Molecular Genetics and Genomics

, Volume 268, Issue 4, pp 434–445 | Cite as

The complete sequence of the rice (Oryza sativa L.) mitochondrial genome: frequent DNA sequence acquisition and loss during the evolution of flowering plants

  •  Y. Notsu
  •  S. Masood
  •  T. Nishikawa
  •  N. Kubo
  •  G. Akiduki
  •  M. Nakazono
  •  A. Hirai
  •  K. Kadowaki
Original Paper

Abstract.

The entire mitochondrial genome of rice (Oryza sativa L.), a monocot plant, has been sequenced. It was found to comprise 490,520 bp, with an average G+C content of 43.8%. Three rRNA genes, 17 tRNA genes and five pseudo tRNA sequences were identified. In addition, eleven ribosomal protein genes and two pseudo ribosomal protein genes were found, which are homologous to 13 of the 16 genes for ribosomal proteins in the mitochondrial genome of the liverwort (Marchantia polymorpha). A greater degree of variation in terms of presence/absence and integrity of genes was observed among the ribosomal protein genes and tRNA genes of rice, Arabidopsis and sugar beet. Transcription and post-transcriptional modification (RNA editing) in the rice mitochondrial sequence were also examined. In all, 491 Cs in the genomic DNA were converted to Ts in cDNA. The frequency of RNA editing differed markedly depending upon the ORF considered. Sequences derived from plastid and nuclear genomes make up 6.3% and 13.4% of the mitochondrial genome, respectively. The degree of conservation of plastid sequences in the mitochondrial genome ranged from 61% to 100%, suggesting that sequence migration has occurred very frequently. Three plastid DNA fragments that were incorporated into the mitochondrial genome were subsequently transferred to the nuclear genome. Nineteen fragments that were similar to transposon or retrotransposon sequences, but different from those found in the mitochondrial genomes of dicots, were identified. The results indicate frequent and independent DNA sequence flow to and from the mitochondrial genome during the evolution of flowering plants, and this may account for the range of genetic variation observed between the mitochondrial genomes of higher plants.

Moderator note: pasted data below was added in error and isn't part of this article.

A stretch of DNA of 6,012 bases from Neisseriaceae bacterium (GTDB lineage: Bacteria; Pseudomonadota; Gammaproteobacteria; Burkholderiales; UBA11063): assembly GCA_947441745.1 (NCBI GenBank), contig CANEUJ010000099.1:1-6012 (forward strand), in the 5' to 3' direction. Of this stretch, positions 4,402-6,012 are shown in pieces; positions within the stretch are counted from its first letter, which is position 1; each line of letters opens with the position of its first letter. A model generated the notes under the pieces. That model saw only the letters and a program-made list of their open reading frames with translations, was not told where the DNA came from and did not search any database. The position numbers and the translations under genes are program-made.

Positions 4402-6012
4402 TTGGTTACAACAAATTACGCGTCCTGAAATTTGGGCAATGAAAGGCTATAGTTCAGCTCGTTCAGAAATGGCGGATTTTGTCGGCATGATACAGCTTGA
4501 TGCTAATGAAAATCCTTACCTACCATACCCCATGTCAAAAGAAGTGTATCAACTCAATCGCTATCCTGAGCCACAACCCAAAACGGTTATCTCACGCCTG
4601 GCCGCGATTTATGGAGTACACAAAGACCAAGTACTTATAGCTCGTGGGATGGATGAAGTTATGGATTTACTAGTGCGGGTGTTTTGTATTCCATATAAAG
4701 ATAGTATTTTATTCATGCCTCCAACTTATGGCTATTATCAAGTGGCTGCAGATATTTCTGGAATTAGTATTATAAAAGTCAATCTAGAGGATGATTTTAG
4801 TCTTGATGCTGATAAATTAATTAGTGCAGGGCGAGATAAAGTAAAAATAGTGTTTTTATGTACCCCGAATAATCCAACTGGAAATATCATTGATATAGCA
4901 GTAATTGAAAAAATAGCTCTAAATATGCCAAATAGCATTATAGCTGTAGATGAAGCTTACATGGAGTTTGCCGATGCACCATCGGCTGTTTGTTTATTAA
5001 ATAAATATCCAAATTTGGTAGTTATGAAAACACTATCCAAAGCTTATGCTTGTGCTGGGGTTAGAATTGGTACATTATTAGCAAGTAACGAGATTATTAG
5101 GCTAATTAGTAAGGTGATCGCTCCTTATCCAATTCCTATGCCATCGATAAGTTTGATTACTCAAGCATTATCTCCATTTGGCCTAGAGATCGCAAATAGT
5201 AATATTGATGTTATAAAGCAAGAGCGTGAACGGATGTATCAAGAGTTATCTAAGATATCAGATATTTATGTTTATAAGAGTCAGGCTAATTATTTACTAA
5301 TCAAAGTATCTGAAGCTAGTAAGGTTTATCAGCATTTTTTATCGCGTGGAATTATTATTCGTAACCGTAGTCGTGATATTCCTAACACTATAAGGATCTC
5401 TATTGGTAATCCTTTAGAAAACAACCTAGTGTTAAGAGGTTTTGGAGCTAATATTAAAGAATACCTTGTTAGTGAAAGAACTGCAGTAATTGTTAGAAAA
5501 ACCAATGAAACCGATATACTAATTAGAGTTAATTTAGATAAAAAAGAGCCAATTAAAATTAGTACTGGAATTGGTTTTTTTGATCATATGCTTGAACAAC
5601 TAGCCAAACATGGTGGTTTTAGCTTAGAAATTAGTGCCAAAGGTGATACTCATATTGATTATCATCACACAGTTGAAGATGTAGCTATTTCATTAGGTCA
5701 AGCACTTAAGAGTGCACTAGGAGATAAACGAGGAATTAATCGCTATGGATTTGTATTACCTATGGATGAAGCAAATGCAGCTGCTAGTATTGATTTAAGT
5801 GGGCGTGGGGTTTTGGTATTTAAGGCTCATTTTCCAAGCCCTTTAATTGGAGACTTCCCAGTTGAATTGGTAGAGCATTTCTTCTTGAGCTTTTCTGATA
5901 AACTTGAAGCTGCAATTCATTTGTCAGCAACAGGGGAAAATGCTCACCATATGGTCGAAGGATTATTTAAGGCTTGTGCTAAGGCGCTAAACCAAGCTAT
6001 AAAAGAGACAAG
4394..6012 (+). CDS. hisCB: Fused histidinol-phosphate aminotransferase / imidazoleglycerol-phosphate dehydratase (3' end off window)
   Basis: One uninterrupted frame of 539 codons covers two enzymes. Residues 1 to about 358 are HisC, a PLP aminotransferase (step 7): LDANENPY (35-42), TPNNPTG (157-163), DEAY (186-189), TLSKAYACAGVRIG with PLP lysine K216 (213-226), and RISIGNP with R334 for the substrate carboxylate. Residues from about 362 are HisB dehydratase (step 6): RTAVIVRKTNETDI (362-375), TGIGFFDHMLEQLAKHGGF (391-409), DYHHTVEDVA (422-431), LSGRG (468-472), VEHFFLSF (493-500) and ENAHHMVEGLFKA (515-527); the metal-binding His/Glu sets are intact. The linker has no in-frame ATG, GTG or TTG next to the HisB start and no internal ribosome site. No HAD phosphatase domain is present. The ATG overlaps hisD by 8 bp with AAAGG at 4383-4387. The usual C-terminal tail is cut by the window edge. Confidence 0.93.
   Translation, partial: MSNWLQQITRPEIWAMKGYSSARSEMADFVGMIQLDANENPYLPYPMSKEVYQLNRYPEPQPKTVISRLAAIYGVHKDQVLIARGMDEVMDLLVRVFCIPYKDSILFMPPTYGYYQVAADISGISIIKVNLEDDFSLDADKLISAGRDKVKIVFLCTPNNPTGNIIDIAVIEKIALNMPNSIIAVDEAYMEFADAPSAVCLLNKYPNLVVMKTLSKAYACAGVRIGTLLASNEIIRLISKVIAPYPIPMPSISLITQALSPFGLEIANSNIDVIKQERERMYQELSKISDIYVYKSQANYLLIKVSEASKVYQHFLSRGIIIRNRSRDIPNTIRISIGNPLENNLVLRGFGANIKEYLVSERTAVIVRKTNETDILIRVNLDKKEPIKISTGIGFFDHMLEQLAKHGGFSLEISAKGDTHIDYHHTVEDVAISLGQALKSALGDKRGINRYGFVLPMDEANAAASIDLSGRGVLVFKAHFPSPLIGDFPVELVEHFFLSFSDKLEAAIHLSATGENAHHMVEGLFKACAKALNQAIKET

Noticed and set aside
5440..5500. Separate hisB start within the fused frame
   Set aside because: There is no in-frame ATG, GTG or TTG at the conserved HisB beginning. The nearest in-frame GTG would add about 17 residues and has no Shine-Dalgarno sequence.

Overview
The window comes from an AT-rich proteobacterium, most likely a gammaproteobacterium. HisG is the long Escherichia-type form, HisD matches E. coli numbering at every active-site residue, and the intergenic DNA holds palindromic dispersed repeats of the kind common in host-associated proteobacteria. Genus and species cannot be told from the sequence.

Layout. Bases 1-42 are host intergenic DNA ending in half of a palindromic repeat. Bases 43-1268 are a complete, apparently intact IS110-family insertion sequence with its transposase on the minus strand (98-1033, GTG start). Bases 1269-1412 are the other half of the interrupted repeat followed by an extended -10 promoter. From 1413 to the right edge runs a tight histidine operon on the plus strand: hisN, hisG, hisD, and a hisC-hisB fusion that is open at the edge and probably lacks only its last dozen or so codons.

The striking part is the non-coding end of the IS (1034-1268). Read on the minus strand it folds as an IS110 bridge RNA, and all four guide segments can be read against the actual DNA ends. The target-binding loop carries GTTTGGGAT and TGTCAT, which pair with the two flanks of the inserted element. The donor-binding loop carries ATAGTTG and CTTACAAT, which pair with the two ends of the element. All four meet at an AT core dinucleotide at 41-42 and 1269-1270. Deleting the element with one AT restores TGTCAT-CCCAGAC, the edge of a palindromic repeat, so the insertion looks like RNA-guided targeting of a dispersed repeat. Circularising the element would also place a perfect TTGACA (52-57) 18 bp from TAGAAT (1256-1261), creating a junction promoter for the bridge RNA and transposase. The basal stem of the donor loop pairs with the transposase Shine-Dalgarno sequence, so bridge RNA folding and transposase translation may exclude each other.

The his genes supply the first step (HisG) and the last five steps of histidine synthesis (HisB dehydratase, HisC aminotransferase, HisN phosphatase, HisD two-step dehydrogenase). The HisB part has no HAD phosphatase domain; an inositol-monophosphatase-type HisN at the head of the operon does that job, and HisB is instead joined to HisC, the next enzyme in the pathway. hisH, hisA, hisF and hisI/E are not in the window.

Mitochondrial genome Monocots Rice RNA editing Sequence transfer 

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Copyright information

© Springer-Verlag 2002

Authors and Affiliations

  •  Y. Notsu
    • 1
  •  S. Masood
    • 1
  •  T. Nishikawa
    • 1
  •  N. Kubo
    • 1
  •  G. Akiduki
    • 1
  •  M. Nakazono
    • 2
  •  A. Hirai
    • 2
  •  K. Kadowaki
    • 1
  1. 1.Department of Genetic Diversity, National Institute of Agrobiological Sciences, Kannondai 2-1-2, Tsukuba, Ibaraki 305-8602, Japan
  2. 2.Laboratory of Plant Molecular Genetics, Graduate School of Agricultural and Life Sciences, The University of Tokyo, Yayoi 1-1-1, Bunkyo, Tokyo 113-8657, Japan

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